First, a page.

You can now read 5 articles in a month for free on BostonGlobe.com. Read as much as you want anywhere and anytime for just 99¢.

Veteran lieutenant chosen as Malden’s next police chief

A 33-year veteran of the Malden Police Department, Lieutenant Kevin Molis, has been selected as the city’s new police chief, Mayor Gary Christenson said last Wednesday.

Molis and another finalist were interviewed this month by an eight-member search panel appointed by Christenson. After reviewing a report from the panel last week, Christenson and Police Commissioner Salvatore Gennetti agreed on Molis Wednesday afternoon, Christenson said.

Continue reading below

The panel consisted of School Superintendent David DeRuosi, Human Resources director Eleanor Cushing, City Council president Neal Anderson, City Councilor Barbara Murphy, and four other city residents.

In his Malden police career, Molis, 55, for several years served as the resource officer at Malden High School.

Most recently he led the city’s anticrime unit, a group of plainclothes officers who monitor the city’s crime hot spots, Christenson said. He’s also a regular at the city’s monthly public safety meetings.

“Ultimately it was Kevin’s strong community presence that put him over the top,” Christenson said.

Captain Doug Perrigo has served as acting chief since James Holland retired in February.

‘Ultimately it was Kevin’s strong community presence that put him over the top.’

Quote Icon

Perrigo retired on Friday, at which point Molis began serving as interim chief. The position will not be permanent until he agrees to a contract with the city, Christenson said.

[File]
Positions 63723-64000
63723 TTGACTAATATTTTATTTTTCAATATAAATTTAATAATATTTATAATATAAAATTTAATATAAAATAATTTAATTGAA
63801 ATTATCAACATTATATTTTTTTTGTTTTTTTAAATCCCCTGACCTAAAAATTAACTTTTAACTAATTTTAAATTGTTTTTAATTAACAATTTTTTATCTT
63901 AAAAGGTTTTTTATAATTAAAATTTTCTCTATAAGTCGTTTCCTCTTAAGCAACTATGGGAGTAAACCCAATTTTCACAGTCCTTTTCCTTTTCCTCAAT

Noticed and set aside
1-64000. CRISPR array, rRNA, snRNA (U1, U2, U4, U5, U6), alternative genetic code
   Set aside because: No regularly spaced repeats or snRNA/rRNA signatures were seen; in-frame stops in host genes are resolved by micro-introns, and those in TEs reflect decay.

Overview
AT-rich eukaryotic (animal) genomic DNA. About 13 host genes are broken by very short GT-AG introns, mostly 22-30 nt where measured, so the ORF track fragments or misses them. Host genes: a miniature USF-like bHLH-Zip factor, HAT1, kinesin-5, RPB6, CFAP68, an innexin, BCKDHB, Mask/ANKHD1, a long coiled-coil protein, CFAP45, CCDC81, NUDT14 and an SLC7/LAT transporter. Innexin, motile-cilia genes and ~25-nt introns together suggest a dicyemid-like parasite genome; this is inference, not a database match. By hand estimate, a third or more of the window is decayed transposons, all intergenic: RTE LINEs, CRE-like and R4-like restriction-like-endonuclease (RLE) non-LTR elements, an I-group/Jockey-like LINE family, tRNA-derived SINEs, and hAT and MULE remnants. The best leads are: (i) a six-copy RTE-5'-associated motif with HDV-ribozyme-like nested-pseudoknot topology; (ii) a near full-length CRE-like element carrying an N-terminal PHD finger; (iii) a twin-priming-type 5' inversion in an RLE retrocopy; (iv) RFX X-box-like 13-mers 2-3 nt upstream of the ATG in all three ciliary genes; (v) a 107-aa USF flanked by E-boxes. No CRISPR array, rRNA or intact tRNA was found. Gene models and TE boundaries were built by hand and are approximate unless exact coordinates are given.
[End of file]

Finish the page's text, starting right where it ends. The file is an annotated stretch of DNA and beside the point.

“Kevin has been within the department for a long time,” Christenson said. “It shouldn’t be too difficult of a transition.”

Holland, who was chief since 2010, earned $123,824 in 2012. He turned 65, the mandatory age of retirement for Massachusetts police officers, in February.

Only internal candidates were considered for the job. Molis and the other finalist, who was not identified by Christenson, were interviewed in private.

Facing a tight time schedule with Perrigo’s departure looming, the city elected not to hold any public interviews.

“We just ran out of time,” Christenson said.

Jarret Bencks can be reached at Bencks.Globe@gmail.com.
Loading comments...
Subscriber Log In

We hope you've enjoyed your 5 free articles'

Stay informed with unlimited access to Boston’s trusted news source.

  • High-quality journalism from the region’s largest newsroom
  • Convenient access across all of your devices
  • Today’s Headlines daily newsletter
  • Subscriber-only access to exclusive offers, events, contests, eBooks, and more
  • Less than 25¢ a week
Marketing image of BostonGlobe.com
Marketing image of BostonGlobe.com
Already a subscriber?
Your city. Your stories. Your Globe.
Yours FREE for two weeks.
Enjoy free unlimited access to Globe.com for the next two weeks.
Limited time only - No credit card required!
BostonGlobe.com complimentary digital access has been provided to you, without a subscription, for free starting today and ending in 14 days. After the free trial period, your free BostonGlobe.com digital access will stop immediately unless you sign up for BostonGlobe.com digital subscription. Current print and digital subscribers are not eligible for the free trial.
Thanks & Welcome to Globe.com
You now have unlimited access for the next two weeks.
BostonGlobe.com complimentary digital access has been provided to you, without a subscription, for free starting today and ending in 14 days. After the free trial period, your free BostonGlobe.com digital access will stop immediately unless you sign up for BostonGlobe.com digital subscription. Current print and digital subscribers are not eligible for the free trial.